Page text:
The bronze lion’s eyes follow me around my bedroom. I lean in for a closer look and I see a button – like a doorbell – right there in the lion’s mouth. Is this a trap?
I think, let’s give it a go.
For a rare moment, I experience total silence in Athens’ most swinging five-star hotel. But then, moments later, there’s a knock at the door.
I open it to find an impeccably dressed porter holding a card, and something tied up in a red ribbon. She winks as she hands them to me, then disappears down the hallway. I unwrap the ribbon to reveal a luxurious bath robe. The card congratulates me for daring to push the button. Where on Earth am I?
I am at the Gatsby Hotel, an audacious new property evoking the hedonistic spirit of 1920s America. So, what is it doing here, in the heart of Athens?
It is, I discover, right at home.
Yes, Athens is bathed in history. But it’s also a living, breathing city. Modern Athenians have not forgotten their roots, but neither do they rest on the laurels of their ancestors’ achievements.
In the shadow of the Acropolis, their shops, bars and restaurants are forging a new name for the city. Forget what you’ve heard about the Grand Tour – the Athens of today is more concerned with indie culture.
Set in an original 1930s building, previously a jeweller’s, then the headquarters for the secret police, the Gatsby retains much of the mystery its previous inhabitants left behind, updated with art deco flourishes.
Self-expression is the name of the game in modern Athens. I discover this on my first night in the city while partaking in a tour with Alternative Athens. Led by graffiti artist Nikos, I see the parts of town tour books have forever stuck their noses up at. Starting in the working-class district of Gazi, Nikos introduces me to the city’s most prized street art, which features world-famous stars such as INO and 1UP.
Next, we stop in Kerameikos to admire the modernist architecture. And, finally, we head for a drink at Kalimeres in the up-and-coming neighbourhood of Psiri. On my way back to the hotel, I detour via Noel Bar, a Burlesque-y late-night spot with a subversive Catholic art theme, where people literally dance out of the doorway. After sampling a few Our Lady cocktails, I’m dancing too.
The next morning, after some squelchy-soft avocados from Gatsby’s breakfast menu, curated by chef Panagiotis Flakas, I’m greeted by Nikos’ colleague Vassia. She yanks me up the steep slopes of the Acropolis, while regaling me with tales of the Greek pantheon and their many high jinks. The ruins of the Acropolis take on an entirely different meaning as I start to picture mighty Zeus roaming around, stitching the unborn foetus of Dionysus into his thigh.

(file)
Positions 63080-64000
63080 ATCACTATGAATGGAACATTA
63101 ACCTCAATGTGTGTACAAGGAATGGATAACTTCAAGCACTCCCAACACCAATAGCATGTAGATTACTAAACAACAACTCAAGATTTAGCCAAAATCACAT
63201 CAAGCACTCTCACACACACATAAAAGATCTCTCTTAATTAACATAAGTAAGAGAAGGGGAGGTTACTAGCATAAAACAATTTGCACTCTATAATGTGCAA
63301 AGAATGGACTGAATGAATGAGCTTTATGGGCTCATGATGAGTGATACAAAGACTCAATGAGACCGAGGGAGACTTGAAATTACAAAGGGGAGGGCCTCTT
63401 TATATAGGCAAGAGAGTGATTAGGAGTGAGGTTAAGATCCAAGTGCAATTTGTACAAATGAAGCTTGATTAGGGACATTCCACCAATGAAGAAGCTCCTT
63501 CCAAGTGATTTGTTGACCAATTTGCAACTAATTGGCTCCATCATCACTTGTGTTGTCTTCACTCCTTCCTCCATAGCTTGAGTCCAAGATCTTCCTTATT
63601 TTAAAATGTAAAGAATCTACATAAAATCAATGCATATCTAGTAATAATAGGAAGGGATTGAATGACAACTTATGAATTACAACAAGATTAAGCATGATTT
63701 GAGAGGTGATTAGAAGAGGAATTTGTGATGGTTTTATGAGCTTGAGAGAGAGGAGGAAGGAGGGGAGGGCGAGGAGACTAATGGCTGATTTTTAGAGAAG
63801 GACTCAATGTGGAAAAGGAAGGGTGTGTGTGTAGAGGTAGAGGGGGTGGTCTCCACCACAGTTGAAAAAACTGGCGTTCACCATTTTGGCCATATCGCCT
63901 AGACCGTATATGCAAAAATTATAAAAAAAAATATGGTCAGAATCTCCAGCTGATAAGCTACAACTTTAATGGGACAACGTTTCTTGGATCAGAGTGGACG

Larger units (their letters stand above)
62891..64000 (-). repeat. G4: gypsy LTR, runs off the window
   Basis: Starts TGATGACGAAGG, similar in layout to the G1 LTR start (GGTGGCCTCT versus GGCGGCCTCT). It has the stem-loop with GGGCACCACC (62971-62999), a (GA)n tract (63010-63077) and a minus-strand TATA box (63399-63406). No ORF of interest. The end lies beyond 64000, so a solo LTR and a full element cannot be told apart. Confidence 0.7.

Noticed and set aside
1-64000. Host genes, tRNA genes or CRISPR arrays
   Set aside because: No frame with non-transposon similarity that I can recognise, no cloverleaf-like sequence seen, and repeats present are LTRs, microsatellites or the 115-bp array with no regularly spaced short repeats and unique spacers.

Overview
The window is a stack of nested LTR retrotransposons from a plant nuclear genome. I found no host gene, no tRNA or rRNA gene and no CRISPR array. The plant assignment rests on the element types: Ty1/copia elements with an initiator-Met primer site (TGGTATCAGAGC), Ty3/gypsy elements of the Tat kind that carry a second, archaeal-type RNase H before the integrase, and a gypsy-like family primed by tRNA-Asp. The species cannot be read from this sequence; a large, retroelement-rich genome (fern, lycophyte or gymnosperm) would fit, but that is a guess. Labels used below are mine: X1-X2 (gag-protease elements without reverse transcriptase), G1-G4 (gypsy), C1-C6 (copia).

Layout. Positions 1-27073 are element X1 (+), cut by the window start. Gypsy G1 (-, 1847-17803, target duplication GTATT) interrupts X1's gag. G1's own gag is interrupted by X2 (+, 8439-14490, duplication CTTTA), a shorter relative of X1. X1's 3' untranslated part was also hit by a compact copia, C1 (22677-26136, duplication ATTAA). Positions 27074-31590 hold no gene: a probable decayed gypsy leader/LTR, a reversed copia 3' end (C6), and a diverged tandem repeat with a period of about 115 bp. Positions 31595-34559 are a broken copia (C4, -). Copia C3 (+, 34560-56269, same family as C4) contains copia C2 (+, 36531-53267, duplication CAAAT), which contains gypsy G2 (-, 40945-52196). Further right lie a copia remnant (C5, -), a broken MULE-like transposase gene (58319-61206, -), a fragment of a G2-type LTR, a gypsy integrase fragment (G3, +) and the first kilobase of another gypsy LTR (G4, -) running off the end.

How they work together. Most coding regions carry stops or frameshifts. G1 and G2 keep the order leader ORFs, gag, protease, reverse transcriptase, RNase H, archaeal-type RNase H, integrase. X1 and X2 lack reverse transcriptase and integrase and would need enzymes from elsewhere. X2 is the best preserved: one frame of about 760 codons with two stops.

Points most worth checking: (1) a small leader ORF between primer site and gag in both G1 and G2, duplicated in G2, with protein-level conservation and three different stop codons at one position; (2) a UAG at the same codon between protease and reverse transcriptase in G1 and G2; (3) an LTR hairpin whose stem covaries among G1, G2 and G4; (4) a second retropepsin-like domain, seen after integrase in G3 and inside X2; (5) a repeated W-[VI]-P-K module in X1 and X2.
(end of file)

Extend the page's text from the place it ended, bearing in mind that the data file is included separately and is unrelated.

Mythology and sightseeing are the pillars of the Greek travel experience but there is one more aspect of my trip begging to be explored: the food. Thus, I shoot for the heart of the Monastiraki neighbourhood, Athens’s urban core and an area fast becoming known for its street food.
Hasapika is the place every Athenian is talking about. I get to try oysters, Greek feta salad, crayfish ravioli, mussels in mustard sauce and a whole platter of fresh sushi, all in one sitting – washed down, of course, with a couple of swigs of the team’s favourite ouzo.
That should be enough food for a lifetime, but I’m not done. And so it’s time to go deeper into Monastiraki, to Birdman, which styles itself after a Japanese kissa bar. I warm up with sumptuous cuts of ichibo nigiri, then follow up with the Smash burger – smash by name, smashing by nature. This is casual dining elevated to Herculean standards.
Back in my room, I don my new bathrobe, put on some chilled music and run the hot water in my free-standing bath.
There, I reflect on Athens, a city that’s as glorious and gritty as Barcelona or Berlin. From secret speakeasies to street food and subversive graffiti, there’s a world beyond the blasé by-the-book tourism to discover. The Gatsby is a portal into this exciting urban underbelly – that is, if you dare to press the button.
Gatsby Athens (gatsbyathens.com) offers stays from £150 based on two people sharing a double standard room on a B&B basis.
P.S. Check out Athens’ very own Speakeasy bar. Look for the door two numbers up from the Gatsby. Ring the bell and smile to the camera. The door opens, leading you down a secret staircase behind a cafe into a basement, where you’ll discover cocktails that’ll make you wish you’d lived through the Roaring 20s.
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